Now that commercial flying has become a sport, I have decided to embrace it and enjoy the game – like I have a choice. I have always enjoyed flying and I am not going to let the threat of terrorist and a color chart keep me from the friendly sky's.
I have just adopted the attitude that one must slow down, take advantage of the wait time, and assume that it a forced break from the office, my hectic world, and small town. Because when you are sitting in an airport, there is no doubt you are “out amongst them”. God, what people will wear.
When I was a little girl, I can remember flying as a big deal, you dressed up. Men always wore suits and women - their Sunday best (what we in the south describe any thing dressy you would wear in the daytime) complete with gloves. (Or, at least that’s how they did it in the movies and the TV commercials – the closest I came to flying as a child.) My, how times have changed.
And, security check points add a whole new dimension. Once you realize to be prepared – always wear shoes that slip off, no belt (if you can help it), put your watch in your bag before hand, remember those pesky 4oz liquids, and the guns and knives (always an issue in the south). Be prepared, God knows you do not want ugly stares from those professional flyers in line behind you, who might think you never fly. I pride myself on always being ready before I get in line – I may not be professional but I can at least maintain the appearance.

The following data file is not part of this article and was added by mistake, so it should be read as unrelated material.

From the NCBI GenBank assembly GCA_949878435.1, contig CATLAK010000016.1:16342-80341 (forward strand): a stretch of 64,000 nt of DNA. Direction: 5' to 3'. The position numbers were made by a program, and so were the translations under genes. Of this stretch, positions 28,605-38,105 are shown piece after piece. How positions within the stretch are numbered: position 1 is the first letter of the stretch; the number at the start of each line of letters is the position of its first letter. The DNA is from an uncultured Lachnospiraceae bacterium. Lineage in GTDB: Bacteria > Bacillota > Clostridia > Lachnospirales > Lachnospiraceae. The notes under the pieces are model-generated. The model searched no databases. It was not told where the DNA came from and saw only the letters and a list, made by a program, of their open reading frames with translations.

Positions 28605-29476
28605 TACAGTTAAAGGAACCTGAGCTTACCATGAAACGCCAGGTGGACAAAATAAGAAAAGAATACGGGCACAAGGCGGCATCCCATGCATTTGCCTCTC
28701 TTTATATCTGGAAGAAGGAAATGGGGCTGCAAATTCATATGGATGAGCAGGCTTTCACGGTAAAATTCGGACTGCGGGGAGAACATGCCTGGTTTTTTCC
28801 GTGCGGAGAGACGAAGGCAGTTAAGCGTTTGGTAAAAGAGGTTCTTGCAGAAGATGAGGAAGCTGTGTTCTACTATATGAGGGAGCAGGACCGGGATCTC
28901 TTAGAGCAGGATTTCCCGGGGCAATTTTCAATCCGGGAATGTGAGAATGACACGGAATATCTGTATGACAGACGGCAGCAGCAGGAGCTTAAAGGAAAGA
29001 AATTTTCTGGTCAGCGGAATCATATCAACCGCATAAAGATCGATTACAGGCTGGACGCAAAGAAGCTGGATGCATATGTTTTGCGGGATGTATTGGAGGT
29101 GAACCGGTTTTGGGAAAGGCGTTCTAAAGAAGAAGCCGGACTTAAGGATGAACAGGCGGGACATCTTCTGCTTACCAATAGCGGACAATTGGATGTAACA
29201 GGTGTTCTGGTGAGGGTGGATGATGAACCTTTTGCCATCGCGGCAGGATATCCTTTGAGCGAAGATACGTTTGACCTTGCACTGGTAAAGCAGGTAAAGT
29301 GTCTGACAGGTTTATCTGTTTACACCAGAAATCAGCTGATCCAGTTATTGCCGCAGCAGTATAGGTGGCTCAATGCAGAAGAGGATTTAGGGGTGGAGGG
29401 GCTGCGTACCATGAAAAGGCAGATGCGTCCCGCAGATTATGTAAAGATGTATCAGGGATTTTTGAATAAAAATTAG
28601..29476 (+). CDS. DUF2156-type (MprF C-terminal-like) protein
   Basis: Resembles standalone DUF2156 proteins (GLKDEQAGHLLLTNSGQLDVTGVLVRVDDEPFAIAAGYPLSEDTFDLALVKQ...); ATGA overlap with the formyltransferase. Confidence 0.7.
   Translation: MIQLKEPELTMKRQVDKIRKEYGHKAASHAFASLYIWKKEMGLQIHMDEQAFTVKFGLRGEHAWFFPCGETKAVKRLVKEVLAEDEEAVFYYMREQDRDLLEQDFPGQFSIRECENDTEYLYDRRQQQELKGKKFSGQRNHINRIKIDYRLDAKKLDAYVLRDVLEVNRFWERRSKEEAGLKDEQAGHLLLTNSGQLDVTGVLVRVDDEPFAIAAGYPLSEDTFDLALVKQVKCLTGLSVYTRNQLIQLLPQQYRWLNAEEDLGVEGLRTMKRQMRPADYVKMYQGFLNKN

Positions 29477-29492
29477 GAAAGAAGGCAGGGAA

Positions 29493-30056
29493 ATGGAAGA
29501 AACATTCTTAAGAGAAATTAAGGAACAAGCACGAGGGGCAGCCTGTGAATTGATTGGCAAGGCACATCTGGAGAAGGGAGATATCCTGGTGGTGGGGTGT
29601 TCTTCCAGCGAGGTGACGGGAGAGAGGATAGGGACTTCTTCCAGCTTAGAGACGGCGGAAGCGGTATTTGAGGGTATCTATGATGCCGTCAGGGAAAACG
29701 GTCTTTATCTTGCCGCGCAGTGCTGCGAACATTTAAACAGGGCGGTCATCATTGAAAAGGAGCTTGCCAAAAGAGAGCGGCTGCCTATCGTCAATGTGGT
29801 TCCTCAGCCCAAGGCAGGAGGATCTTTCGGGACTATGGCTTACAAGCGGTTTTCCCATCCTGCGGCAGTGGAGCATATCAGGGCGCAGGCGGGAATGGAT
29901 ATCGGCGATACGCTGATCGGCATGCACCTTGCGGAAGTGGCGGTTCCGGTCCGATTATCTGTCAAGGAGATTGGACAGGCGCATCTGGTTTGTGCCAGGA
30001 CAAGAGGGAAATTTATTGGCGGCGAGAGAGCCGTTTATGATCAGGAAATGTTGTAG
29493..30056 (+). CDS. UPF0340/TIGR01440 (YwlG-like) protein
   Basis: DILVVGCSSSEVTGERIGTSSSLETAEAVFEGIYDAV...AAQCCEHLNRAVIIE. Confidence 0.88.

I always fly with a laptop. A year or so ago (before net books became the rage), I was “issued” a Tough Book. Panasonic developed these for the troops in Iraq – weighs only 3 lbs, you can drop it, spill a Diet Coke on it, and it keeps on going. (Something like the old Timex watches.) I was going through security, when one of the agents said, ”Mam, we need to speak you," as he gingerly held my laptop. I stepped aside. (Why do you always look guilty, even when you're not - or at least not for purposes of the current instance?) “Mam, is this a lap top?” he asked. “Yes, sir,” I replied. “I’m afraid it is not heavy enough to be a computer.” He said as he handed it to me and asked me to turn it on. He stepped back, as if he expected it to explode. I powered it on and it quickly booted up.
He looked puzzled. “Hm,” he said with his hand on his jaw. “Larry,” he called to one of his buddies, “You gotta see this.” “And, how much does it weigh?” he asked? Seemed these beauties were designed to survive combat and the sands of Iraq but not get through security at an airport. I guess they weren’t interested in the sewing scissors I forgot to remove from my carry on.